Beer: that ice-cold, refreshing hoppy taste. Or malty taste. Or creamy taste? From macro-brews to micro-brews, IPAs to Stouts, the varieties of beer are endless. However, do we ever think of the environmental impacts whenever we crack open a can of beer after a long day? Patagonia, everyone’s go-to sustainable clothing (or lifestyle?) company, is leading the way for a revolutionary beer brewed with Kernza. In collaboration with Patagonia Provisions and Hopworks Urban Brewery, the Long Root Ale is brewed with this environmentally friendly wheatgrass variety, boasting a refreshing Grapefruit hop flavor.
The Land Institute in Kansas helped selectively breed this variety of wheatgrass; Kernza is a perennial (which simply means it is grown year-round) with incredibly long roots that can grow up to ten feet in the ground. Since this is perennial, farmers will not have to reseed this crop with every new season. Due to the long roots of this crop, it is an incredible soil replenisher. The long roots help fight erosion and pests; less erosion means fertilizer is more prone to staying in the soil longer instead of being easily depleted. Kernza also uses less water while preserving biodiversity and retaining soil nutrients. The wheatgrass apparently soaks up carbon while requiring less tilling. Kernza also helped reduce nitrate from seeping out by 86% compared to wheat.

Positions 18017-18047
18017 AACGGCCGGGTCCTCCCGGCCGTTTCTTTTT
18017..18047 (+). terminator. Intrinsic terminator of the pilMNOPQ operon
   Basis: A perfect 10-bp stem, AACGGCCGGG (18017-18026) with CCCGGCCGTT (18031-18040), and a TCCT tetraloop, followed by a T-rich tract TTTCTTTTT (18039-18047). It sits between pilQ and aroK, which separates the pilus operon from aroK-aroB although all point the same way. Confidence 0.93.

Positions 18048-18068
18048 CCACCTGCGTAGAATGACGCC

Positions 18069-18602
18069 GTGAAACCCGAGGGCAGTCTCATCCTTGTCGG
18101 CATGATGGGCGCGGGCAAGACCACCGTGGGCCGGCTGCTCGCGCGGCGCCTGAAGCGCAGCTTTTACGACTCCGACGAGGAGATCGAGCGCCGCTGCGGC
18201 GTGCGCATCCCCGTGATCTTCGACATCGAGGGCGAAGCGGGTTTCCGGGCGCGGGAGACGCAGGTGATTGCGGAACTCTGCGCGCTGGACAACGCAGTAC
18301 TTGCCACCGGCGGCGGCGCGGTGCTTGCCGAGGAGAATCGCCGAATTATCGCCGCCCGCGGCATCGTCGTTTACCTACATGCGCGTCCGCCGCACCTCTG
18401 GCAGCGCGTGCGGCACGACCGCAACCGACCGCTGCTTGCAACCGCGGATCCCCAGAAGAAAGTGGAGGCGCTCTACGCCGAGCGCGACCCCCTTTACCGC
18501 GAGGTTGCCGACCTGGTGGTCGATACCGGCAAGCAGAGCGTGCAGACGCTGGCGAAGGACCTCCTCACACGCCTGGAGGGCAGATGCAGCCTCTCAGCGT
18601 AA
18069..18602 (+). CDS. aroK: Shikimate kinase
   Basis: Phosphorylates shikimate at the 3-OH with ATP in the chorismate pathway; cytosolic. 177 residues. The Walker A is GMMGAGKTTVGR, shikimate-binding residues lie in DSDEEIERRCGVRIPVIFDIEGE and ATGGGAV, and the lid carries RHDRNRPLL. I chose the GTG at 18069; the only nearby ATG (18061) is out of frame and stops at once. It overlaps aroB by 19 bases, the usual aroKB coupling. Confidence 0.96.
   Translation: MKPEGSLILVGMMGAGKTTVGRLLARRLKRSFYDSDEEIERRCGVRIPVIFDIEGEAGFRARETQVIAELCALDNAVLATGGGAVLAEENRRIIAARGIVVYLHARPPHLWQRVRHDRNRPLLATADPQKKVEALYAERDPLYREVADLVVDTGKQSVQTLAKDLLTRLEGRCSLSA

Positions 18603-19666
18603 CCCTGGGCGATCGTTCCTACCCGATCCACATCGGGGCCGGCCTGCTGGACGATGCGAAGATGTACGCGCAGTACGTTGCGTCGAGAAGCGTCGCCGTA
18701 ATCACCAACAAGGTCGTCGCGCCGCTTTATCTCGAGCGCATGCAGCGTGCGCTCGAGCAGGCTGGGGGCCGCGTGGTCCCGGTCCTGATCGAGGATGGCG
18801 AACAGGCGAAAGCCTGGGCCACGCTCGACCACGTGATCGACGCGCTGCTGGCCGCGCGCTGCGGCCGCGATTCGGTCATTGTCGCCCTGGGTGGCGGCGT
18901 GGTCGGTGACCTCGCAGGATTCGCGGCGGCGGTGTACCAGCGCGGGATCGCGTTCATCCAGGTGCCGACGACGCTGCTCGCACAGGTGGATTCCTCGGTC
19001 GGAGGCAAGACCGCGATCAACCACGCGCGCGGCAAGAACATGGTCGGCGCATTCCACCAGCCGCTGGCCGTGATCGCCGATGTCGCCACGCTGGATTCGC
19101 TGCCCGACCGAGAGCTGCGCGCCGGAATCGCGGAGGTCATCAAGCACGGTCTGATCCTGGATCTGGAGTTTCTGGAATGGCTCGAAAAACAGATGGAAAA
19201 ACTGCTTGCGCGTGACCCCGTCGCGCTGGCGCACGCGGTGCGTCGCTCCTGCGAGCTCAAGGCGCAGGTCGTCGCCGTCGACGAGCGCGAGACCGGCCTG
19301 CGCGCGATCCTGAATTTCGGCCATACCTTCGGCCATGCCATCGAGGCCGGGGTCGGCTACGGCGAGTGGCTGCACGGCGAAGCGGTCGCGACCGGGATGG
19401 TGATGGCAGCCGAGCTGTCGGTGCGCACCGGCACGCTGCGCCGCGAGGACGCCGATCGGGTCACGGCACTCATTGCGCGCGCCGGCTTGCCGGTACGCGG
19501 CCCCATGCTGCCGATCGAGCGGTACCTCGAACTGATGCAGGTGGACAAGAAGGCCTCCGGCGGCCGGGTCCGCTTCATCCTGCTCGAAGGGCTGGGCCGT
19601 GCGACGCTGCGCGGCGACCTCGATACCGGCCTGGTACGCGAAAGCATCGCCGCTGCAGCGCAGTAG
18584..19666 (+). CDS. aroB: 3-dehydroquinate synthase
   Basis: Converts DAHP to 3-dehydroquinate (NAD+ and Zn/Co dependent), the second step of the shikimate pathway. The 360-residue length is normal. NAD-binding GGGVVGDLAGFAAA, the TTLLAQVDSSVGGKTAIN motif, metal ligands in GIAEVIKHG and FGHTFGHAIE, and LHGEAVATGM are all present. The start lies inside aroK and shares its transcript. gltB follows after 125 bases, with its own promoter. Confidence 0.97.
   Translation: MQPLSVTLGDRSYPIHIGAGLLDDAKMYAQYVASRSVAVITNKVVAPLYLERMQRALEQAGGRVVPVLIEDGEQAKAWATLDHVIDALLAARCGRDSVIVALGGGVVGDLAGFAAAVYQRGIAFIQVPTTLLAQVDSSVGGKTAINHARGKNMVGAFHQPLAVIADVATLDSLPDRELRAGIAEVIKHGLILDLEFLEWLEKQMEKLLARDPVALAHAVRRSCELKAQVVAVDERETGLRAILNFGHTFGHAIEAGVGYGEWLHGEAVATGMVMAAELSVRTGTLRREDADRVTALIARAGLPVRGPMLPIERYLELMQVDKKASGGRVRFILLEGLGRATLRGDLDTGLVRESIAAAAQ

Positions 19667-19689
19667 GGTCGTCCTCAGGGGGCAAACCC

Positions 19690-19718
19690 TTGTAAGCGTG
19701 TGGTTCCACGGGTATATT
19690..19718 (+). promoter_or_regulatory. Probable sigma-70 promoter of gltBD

But this specialty crop is far from being widely available to the masses. With only a handful of food organizations being able to access this wheatgrass, it will take several years before it’s introduced to the human diet. It took six years for the seeds to double in size to make this grain a possibility for human consumption. Technically, it’s only one-quarter the size of a wheat berry ; it contains a small amount of gluten, leaving it difficult to work with and incorporate into food. However, it is extremely encouraging to watch numerous organizations and scientists attempt to develop a more sustainable way of agriculture. Kernza is definitely a grain to keep a watchful eye over in the future.